High and low

Are you a consumer or a connoisseur?

Do you all follow @LightStalking or visit www.lightstalking.com? I highly recommend it if you don't and you're into photography (and if you're reading this site, chances are you are a photography buff). Yesterday I read this very interesting post which described a psychological study on the emotional responses of non-photographers and professional photographers to a series of images and recorded the ratings these subjects issued the photographs on a series of criteria. We could go into the details of what made a given subject a member of which group and we could hash over the details of what photos were shown, etc, etc, but the point is that the study confirmed what those in photographic circles have long known: professional photographers (or advanced amateurs :)) process photographic information differently and, accordingly, have different preferences from the general public. Personally, I know I analyze how a photograph was produced, what challenges the photographer faced, how the image was processed, etc the instant I see an image. My emotional response is, in part, tempered by that knowledge. Non-photographers do not go through this calculus and see in the image what they see in the frame alone. Convergent lines, over-saturation, etc are no problem for the lay audience.

The Wellspring

The admin over at LightStalking noted that he/she has in the past made mental note of photo sets popular with the lay crowd and unpopular with photographers and has noted that these sets are usually selfsame. My own, most dramatic, exposure to this disparity occurred shortly after a series of my HDR photographs were published in The University of Chicago's alumni magazine. A professional architecture photographer wrote a childish and snotty letter to the editor about my "subterranean" images (who knows what this man's problem with images taken under ground is - all my images published in the magazine were taken above ground). My poking fun at his poor word choice aside, he claimed the printing of those images was a disgrace to the University. Ignoring the puerile and melodramatic character of his rant, this individual missed the point entirely. Not only was the piece initiated by the magazine, unprompted by yours truly, both before and after its publication I had and have received (including as a separate letter to the editor in that same issue in which his diatribe appeared) an incredible outpouring of support for these images by alumni. So where is the disconnect? If so many "regular" people responded in such a positive emotional way to the images, why is it that someone who is such an photography aficionado couldn't respond in the same way (or to put it another way, why was his photographic training preventing his emotional response to another's photography)?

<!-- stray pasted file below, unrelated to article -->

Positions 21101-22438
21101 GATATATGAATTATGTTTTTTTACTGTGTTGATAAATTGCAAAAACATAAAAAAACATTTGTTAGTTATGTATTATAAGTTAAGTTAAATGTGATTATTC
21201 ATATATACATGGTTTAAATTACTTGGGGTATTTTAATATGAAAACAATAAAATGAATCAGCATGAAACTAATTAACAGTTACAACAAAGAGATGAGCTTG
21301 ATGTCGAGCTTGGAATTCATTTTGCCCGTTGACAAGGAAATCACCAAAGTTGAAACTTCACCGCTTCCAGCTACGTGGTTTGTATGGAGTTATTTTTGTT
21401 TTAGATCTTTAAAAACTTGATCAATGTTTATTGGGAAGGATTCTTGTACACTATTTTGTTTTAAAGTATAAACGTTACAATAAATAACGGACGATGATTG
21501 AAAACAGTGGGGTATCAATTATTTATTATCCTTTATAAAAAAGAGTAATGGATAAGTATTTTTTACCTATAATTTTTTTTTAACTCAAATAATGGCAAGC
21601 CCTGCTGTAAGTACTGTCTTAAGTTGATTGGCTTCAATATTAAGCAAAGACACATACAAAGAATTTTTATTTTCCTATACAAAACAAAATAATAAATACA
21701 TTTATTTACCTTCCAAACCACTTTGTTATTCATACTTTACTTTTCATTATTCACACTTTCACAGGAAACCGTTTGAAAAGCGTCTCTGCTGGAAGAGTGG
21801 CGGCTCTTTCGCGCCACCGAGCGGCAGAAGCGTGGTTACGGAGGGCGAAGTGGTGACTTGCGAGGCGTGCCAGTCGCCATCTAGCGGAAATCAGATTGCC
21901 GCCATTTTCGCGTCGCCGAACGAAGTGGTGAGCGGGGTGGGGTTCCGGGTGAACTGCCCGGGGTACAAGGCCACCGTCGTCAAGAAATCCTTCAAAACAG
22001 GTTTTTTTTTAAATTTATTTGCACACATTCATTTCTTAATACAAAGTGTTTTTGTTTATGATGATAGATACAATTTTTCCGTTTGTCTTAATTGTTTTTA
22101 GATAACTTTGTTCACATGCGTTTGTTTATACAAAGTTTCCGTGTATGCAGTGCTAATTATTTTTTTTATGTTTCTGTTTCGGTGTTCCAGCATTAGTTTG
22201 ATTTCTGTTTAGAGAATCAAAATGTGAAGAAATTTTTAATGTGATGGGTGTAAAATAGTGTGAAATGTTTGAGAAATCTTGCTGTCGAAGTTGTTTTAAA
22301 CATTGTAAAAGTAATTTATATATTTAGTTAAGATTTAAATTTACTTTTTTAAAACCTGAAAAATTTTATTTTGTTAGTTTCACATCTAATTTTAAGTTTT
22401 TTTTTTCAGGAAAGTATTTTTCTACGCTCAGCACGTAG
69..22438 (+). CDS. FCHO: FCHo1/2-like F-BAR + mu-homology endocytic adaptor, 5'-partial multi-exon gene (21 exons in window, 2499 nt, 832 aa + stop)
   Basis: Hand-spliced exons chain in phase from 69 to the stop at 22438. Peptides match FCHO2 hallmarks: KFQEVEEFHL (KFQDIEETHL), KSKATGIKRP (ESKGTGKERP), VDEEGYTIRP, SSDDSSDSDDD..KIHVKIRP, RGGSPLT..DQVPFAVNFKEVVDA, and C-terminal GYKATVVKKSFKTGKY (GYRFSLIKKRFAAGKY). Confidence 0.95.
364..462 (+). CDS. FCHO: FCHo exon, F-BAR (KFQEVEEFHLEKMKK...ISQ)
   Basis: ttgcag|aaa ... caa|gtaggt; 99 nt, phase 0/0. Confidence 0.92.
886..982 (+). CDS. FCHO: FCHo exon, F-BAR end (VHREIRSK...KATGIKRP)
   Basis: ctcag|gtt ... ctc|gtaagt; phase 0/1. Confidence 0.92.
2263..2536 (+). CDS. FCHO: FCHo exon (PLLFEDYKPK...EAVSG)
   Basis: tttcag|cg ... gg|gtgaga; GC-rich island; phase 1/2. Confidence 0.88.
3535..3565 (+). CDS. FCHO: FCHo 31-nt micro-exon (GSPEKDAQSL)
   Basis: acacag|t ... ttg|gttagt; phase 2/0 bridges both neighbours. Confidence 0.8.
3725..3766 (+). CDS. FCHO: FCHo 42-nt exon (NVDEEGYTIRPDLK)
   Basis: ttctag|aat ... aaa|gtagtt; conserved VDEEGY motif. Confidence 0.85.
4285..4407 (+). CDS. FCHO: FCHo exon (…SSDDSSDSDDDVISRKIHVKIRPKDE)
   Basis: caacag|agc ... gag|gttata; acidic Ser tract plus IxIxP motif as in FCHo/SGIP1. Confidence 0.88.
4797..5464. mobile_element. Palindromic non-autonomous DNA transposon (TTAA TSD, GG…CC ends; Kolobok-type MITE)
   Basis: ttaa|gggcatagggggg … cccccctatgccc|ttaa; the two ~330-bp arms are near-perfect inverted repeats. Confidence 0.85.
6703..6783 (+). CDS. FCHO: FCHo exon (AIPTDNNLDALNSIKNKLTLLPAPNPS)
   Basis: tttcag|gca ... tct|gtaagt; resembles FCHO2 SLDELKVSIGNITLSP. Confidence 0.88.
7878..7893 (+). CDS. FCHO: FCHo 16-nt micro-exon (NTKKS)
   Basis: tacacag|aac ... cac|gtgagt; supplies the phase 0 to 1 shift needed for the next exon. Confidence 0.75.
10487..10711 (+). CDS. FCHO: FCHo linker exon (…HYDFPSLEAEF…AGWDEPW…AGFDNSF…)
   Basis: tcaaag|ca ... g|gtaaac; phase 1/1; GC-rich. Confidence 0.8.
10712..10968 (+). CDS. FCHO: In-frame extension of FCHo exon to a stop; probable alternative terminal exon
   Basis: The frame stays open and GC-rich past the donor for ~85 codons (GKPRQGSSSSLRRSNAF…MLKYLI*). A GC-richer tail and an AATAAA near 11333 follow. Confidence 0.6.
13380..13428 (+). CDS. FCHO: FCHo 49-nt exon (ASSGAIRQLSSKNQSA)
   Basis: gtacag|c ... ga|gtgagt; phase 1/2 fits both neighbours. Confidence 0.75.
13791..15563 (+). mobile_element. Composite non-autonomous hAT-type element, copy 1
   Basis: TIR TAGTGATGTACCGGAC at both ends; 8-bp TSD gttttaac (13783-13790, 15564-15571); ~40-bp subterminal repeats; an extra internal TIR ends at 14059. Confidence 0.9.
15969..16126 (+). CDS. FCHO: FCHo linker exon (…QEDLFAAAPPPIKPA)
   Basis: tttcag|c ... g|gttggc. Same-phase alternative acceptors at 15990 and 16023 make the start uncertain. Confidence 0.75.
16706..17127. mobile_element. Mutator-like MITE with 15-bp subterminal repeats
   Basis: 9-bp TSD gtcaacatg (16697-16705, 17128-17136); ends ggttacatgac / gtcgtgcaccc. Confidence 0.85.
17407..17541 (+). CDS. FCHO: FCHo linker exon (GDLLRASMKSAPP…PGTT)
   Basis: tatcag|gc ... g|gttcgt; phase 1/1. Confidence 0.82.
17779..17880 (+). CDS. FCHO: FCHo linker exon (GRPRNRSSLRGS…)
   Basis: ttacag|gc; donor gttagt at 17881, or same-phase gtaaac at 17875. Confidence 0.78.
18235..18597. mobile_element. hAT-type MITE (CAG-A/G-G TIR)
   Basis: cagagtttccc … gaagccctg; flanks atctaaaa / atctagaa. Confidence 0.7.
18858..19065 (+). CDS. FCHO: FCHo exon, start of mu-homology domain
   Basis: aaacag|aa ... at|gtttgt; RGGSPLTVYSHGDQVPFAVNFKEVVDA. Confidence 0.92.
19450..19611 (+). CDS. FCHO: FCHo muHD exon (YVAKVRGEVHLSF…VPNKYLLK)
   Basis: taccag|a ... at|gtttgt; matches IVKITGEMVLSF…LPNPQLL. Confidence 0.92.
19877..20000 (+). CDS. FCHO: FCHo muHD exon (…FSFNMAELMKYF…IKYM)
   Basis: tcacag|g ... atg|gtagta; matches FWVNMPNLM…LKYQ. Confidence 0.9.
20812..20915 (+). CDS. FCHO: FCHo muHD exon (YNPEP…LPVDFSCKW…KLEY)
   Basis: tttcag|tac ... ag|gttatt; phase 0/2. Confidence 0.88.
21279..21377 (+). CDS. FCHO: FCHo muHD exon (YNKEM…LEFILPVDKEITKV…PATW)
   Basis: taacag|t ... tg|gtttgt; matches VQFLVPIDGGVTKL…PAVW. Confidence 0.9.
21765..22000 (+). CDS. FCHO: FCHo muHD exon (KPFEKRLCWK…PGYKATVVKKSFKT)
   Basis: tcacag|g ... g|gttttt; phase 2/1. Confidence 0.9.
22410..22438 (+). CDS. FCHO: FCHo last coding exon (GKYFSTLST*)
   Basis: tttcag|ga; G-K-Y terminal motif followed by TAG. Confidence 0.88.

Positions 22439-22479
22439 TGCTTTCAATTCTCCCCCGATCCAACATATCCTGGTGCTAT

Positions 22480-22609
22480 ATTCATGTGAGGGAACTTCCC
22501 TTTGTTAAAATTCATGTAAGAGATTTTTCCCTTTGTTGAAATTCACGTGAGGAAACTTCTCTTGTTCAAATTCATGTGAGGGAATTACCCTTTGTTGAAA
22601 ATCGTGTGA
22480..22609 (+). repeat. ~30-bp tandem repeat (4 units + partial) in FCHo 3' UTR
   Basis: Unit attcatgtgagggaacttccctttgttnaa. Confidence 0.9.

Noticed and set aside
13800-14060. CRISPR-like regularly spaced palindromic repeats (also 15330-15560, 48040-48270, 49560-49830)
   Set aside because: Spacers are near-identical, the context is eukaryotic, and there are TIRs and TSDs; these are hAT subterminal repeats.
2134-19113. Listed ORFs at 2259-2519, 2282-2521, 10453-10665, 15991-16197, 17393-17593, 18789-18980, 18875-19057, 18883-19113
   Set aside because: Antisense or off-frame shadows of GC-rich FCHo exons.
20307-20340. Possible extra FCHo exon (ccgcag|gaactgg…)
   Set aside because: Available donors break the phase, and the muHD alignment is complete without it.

Autumn in Eden

One needs to know who his or her audience is. Live high and low, this is critical to enjoying yours and others' photography and life in general. My brother is a professional restauranteur. He definitely still loves to chow down on some White Castle. To deny that guilty pleasures are pleasurable is a lie and it numbs us to the positive impact those guilty pleasures bestow. We (to borrow a phrase from Paul Krugman) Very Serious Photographers should learn to keep loving eye candy and all the fun things in photography that first attracted us to the craft. My response to that letter to the editor, other than to share it widely as I found its content and author an amusing topic of ridicule, was to learn what I could from it's spirit: there is an aesthetic to which the initiated, professional, avid, advanced amateur photographer responds and the photographs in the magazine didn't have it. Finding the intersection of these two tastes is my goal. I want to blend the eye-candy HDR group with the large-format film crowd.

The intersection of the consumers' and the connoisseurs' tastes - that is the area that deserves most of our attention. The Galen Rowells and Ansel Adams of the world hit this medium (and still take flak from the art crowd). I think that what the public loves about HDR photography can and will be reconciled with the aspects photographers find most displeasing. This does mean, that for you connoisseurs out there, you are not the arbiter of a photograph's impact or success, no matter how much you might like to be the last word. The value of an image for public consumption is determined in the public marketplace and according to metrics that the Very Serious Photographer might find alien.